Brave words Ken, and I wish you many years yet, we are all in your debt.
 

Skye

Registered User
Aug 29, 2006
17,000
SW Scotland
We have to raise the profile of those with dementia, remove the stigma and help others as much as we can while we can.
Well said, Ken.

You know I have immense admiration for what you and Janice do to raise awareness.

It's so important that people know that a diagnosis of dementia does not mean the end of normal life and pleasure.

That people with dementia are still people, and have feelings like the rest of us.

And that to be fully beneficial, medication needs to be given from day one, not when the chances of a normal life have already begun to disappear.

I hope you continue what you are doing for years to come, Ken, and I hope that others will be inspired to join you.

It's a worthwhile fight.

Love to you both,
 
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KenC

Registered User
Mar 24, 2006
913
Co Durham
I am only one in a small team of people in this country, who do their best to help and inspire others. Talking Point is one place that we can help, and there two of us here that I know of, who want to help where and when ever we can.
Others have not been as lucky as us, and this illness is devastating when it hits, and therefore we want to help and encourage others to become more involved where ever and while we can. If they can be encouraged and helped to do something like this, it does help.

Best Wishes
Ken
 
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Grannie G

Volunteer Moderator
Apr 3, 2006
70,345
Kent
Dear Ken

What is so wonderful about you Ken is that you still have a purpose in life, even after diagnosis. The diagnosis in itself is enough to traumatize most people.

It takes a very special person to be able to keep the morale going, and in helping others, I`m sure you are helping yourself.

I hope you have the strength to `do this` for many years to come.

And I thank you for doing for my husnband and others like him, what they are unable to do for themselves.

Love xx
 

hendy

Registered User
Feb 20, 2008
506
West Yorkshire
Dear Ken
It was so moving to read your post. I think you have chosen to view the positive in everything. There is much for everyone to learn from your attiude Ken. I want to thank you, and I know if he could Dad would, for your efforts to raise awareness for all dementia sufferers.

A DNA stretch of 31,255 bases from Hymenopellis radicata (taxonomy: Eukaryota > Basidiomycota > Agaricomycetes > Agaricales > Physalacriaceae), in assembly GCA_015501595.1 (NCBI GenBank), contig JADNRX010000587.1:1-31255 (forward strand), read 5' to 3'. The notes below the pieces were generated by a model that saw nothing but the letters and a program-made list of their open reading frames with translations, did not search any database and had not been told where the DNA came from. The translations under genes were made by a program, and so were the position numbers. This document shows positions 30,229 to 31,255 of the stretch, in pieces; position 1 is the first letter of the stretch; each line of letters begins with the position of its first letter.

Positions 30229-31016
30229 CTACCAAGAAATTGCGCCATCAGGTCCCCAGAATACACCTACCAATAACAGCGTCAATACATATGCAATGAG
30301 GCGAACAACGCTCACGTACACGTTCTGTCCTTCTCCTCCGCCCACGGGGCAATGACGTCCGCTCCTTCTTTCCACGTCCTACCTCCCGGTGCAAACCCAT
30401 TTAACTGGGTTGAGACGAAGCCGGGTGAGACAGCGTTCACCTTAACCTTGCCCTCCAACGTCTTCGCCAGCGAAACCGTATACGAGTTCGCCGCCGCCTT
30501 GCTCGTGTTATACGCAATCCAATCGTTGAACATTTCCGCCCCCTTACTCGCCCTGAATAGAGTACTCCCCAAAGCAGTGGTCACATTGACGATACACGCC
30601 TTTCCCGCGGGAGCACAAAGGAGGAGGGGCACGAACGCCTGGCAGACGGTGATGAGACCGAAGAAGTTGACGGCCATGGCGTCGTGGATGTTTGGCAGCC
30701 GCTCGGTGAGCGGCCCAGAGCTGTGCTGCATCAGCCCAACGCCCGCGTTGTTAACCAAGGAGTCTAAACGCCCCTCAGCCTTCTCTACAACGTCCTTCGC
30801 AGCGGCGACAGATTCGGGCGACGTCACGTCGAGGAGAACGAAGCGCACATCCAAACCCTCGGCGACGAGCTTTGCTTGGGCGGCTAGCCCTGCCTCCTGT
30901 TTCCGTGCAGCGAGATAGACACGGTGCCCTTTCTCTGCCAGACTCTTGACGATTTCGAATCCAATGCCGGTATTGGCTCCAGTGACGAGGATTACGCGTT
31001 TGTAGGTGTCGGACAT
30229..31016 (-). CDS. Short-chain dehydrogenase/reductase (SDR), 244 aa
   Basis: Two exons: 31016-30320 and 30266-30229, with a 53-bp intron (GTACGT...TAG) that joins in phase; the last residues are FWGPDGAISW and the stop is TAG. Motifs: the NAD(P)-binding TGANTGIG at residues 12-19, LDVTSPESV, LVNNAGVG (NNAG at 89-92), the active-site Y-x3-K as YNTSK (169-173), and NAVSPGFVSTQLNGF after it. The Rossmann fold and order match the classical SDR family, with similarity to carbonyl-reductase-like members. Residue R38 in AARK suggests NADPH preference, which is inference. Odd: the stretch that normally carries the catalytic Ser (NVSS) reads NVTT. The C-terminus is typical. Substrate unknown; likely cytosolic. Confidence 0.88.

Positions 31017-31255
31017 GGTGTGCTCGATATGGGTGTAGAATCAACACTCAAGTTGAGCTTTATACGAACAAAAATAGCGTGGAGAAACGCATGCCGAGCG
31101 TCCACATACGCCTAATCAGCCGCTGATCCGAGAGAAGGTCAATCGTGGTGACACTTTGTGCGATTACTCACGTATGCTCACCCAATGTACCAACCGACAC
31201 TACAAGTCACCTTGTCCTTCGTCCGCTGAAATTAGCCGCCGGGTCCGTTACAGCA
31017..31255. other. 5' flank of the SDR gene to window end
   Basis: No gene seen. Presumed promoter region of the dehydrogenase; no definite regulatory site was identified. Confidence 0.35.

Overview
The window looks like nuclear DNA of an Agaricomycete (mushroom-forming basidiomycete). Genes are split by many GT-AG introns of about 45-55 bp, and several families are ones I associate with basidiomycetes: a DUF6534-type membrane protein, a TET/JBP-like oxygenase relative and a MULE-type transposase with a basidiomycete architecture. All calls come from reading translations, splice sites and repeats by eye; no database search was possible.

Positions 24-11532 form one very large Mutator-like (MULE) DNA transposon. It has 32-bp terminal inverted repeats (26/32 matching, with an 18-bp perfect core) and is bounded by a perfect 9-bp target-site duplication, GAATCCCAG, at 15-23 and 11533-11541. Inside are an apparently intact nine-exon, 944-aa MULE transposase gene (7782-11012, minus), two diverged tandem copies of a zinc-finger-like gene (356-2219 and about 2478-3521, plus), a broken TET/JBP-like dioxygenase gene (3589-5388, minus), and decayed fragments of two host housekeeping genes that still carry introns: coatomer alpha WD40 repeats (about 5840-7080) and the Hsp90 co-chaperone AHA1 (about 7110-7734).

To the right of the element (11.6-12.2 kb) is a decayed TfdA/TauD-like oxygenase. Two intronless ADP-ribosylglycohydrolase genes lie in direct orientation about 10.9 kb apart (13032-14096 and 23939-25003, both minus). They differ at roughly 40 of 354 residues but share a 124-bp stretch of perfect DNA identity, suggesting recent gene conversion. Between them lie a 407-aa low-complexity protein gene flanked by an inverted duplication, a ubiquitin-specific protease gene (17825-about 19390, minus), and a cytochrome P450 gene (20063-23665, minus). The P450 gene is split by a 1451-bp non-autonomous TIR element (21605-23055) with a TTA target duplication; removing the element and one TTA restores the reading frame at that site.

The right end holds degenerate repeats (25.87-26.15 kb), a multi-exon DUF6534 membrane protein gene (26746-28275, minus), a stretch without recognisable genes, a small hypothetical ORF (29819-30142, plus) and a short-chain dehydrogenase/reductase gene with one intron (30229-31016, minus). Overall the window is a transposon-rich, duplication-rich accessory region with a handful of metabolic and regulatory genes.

take care
hendy
 

Canadian Joanne

Volunteer Moderator
Apr 8, 2005
16,235
65
Toronto, Canada
Dear Ken,
Your positive attitude is a beacon of hope for all of us, here on TP and in the world at large. I am so impressed with what you have accomplished. You are a role model for us all.
Love,
 

jc141265

Registered User
Sep 16, 2005
836
45
Australia
Thank you Ken.
My Dad in his time took part in trial medications that were unlikely to fix him but he felt at least if it didnt help him it might help others in the future. He also got to talk to the Prime Minister of Australia at a local function (we live in Oz) to stress the importance of politics being open to research such as stem cell research. He was very very keen to use his illness to help those coming after him, he never felt that there was seriously much hope for him...but I think also he was concerned that us kids might have to face it one day because of the genes he passed onto us, and that really made him desperate to do the most he could when he could.
So thank you Ken for carrying on the fight that Dad is no longer able to. If there is anything that might also give you hope is that Dad has now had this disease for more than 10yrs, and although its made a mess of him, I feel certain in my heart that he is still fighting and he must really annoy this disease with his refusal to give up!;)